Woodsmith December/January 2021

Every project featured in Woodsmith contains detailed, step-by-step illustrations and clearly written instructions to guide you through each stage of construction — whether you’re a beginner or a seasoned woodworker. Plus, you’ll get practical, hands-on information covering woodworking techniques, tools, and tips.

United States
Active Interest Media
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6 Números

en este número

1 min.
from the editor sawdust

My woodworking follows seasonal rhythms. The fall and early winter see me hard at work on gift projects. At the new year, my attention shifts to shop upgrades that I discovered I needed during the holiday rush. From there, I start in on projects for my own home or ones that I just need to make, whether I have a place for them or not. As you can see on the next page, the projects in this issue address each stage. How about you? What patterns or interests have you discovered in your own workshop?…

1 min.
chris fitch, creative director

My woodworking began with my father’s Shopsmith Mark V. Being a creative, left–brain sort, that machine was a gateway to many happy hours. Of the hundreds of projects I have designed and built, the machines are the most fun. I mean, how can you not have fun making a CNC router or a big belt sander? At home, I stay busy with wood carving, metalwork, gardening, never ending maintenance on an old farm all the while keeping company with my dear wife and what feels like our own animal rescue network.…

1 min.
reader’s tips

Shop-Made Knob I think we’re all familiar with the struggle. You’re working on a project, need a knob for a jig, and lo and behold you don’t have one the correct size. To avoid this frustrating problem all together, I have just started to make my own knobs, like you see here. A SERIES OF HOLES. The knobs are easy to make. I make mine out of plywood and start by laying out a series of holes. Then, after spending a few minutes at the drill press drilling the holes, I can cut the knob out and am left with the perfect knob. The best part of all is that they can be made for any size thread, simply by installing a different T-nut. One of the great uses I found for these…

1 min.
quick tips

Workbench Mat. Jim VanWiltz of Harlan, IA found that a carpeted floor runner was the perfect workbench mat. The mat provides a cushion to prevent dinging parts and also keeps them in place while he is working with them. Best of all, the floor runners are inexpensive at most big-box stores. Manual Keeper. Richard Leif of Port Hillard, MA got tired of shoving his power tool manuals inside of a shop cabinet. Instead, Richard decided to store them at the machine using a clear expanding portfolio. The portfolio attaches to the side of the machine with double-sided tape and closes to keep the dust out. Handscrew Sander Stand. Jared Huber of Appleton, WI found it frustrating to try and sand small parts with his random orbit sander. The parts tended to be…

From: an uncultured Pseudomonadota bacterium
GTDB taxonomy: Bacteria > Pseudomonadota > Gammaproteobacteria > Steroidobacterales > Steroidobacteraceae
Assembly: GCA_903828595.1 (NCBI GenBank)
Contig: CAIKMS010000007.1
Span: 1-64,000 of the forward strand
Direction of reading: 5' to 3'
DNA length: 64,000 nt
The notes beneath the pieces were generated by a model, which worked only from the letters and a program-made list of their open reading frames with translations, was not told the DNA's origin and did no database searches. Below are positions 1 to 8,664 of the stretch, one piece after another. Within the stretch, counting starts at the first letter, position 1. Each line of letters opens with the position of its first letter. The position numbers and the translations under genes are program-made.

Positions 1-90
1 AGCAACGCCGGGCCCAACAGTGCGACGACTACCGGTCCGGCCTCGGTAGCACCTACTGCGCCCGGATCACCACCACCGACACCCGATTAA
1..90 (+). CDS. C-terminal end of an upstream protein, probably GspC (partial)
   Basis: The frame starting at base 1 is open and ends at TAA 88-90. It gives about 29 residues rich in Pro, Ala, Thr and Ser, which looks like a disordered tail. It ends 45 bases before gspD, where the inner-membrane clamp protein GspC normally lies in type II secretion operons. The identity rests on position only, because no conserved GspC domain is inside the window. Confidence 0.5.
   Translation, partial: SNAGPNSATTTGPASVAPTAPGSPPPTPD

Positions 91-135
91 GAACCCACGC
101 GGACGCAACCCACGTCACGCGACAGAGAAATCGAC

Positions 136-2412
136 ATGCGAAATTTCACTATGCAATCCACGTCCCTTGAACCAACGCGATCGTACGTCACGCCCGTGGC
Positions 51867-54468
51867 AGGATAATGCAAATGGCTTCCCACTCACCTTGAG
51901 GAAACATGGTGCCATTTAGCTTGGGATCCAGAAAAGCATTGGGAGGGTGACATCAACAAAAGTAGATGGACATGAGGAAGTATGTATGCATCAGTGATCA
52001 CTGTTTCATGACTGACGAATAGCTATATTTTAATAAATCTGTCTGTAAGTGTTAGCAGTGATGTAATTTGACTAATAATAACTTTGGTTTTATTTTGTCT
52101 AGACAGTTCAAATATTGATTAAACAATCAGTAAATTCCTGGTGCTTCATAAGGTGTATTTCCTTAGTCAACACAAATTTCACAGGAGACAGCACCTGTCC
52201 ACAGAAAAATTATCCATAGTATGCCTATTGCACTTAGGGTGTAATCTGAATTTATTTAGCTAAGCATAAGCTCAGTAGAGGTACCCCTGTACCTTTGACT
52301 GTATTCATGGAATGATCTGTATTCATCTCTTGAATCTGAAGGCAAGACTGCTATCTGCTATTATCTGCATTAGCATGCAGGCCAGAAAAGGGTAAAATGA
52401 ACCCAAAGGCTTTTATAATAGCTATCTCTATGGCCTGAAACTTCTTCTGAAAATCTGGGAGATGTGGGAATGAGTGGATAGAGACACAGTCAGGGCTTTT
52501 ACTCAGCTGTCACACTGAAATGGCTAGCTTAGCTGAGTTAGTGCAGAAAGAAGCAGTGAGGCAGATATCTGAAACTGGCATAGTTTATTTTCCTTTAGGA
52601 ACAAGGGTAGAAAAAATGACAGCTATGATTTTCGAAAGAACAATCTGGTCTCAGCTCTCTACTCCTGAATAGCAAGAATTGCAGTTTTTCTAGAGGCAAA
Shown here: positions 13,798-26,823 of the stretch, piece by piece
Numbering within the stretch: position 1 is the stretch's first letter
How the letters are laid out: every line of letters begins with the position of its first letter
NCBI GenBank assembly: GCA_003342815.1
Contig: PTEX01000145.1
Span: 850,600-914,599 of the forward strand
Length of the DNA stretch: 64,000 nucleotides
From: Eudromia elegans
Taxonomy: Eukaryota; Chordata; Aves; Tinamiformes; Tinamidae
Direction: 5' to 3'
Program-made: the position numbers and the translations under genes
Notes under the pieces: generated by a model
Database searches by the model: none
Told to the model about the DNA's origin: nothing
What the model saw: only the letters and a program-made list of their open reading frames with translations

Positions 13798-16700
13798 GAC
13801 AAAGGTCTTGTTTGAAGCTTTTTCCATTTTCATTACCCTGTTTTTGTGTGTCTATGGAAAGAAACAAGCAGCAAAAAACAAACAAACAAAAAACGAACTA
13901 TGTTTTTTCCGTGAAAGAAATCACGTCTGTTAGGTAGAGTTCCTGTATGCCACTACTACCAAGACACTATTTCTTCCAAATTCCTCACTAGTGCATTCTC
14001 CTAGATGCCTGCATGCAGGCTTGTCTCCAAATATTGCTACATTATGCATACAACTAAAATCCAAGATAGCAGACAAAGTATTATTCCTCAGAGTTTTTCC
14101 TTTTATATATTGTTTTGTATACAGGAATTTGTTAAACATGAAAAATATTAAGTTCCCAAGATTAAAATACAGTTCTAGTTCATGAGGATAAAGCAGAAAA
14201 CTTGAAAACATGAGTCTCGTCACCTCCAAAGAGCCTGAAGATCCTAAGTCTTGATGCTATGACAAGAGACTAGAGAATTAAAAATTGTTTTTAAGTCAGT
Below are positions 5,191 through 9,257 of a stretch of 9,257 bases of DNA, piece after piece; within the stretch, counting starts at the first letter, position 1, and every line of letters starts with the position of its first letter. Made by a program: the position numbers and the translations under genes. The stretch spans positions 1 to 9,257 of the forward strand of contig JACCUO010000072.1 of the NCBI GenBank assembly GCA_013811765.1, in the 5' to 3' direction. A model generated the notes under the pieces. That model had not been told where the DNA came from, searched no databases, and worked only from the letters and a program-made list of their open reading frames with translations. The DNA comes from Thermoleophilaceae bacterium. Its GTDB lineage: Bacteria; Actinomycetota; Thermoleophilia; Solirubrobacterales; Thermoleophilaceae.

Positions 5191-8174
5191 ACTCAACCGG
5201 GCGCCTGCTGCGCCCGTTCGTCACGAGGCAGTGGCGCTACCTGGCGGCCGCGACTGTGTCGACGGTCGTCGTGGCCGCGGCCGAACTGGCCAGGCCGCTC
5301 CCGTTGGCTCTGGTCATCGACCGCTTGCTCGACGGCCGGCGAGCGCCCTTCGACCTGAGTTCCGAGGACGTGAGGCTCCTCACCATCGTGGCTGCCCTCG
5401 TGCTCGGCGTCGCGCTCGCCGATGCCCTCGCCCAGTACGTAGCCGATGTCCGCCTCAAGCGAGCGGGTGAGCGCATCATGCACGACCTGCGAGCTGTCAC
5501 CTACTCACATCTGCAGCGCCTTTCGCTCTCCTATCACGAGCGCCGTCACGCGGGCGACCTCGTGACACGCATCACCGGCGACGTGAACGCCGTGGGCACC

6 min.
infinity portable router table

Small shops require compact solutions when it comes to working efficiently and accurately. If you have a compact router, that solution is adding the Infinity Tools Portable Router Table System. Here’s what you need to know about the table and accessories. SOME ASSEMBLY REQUIRED. As you should expect with any “power tool,” you’ll need to do a little assembly before you’re up and running. But you won’t find that it takes all that long. The router table cabinet comes disassembled to keep everything nice and compact (photo at left). On the other hand, the router table fence is basically fully assembled. Just add the dust port (shown attached). Assembly is pretty straightforward, but if you need instructions, you’ll have to download them from Infinity’s website. I didn’t find any in the kit that…

4 min.
using kumiko in furniture

Most of the kumiko I make is intended to be hung on the wall as decorative art, but I do sometimes incorporate it into the boxes and furniture I make. When I first began to do this, I would make the box, for example, then make and fit the kumiko to it. But that’s the wrong way to do it, because often you are left planing the kumiko frame down to fit the opening you have. That’s undesirable for a few reasons. First, it weakens the frame. Second, you end up with the outer frame pieces thinner than the interior ones and the infill pieces. The panel begins to look unbalanced. Finally, it’s just plain tedious and difficult to plane the outer frame parts of a kumiko panel. So, I…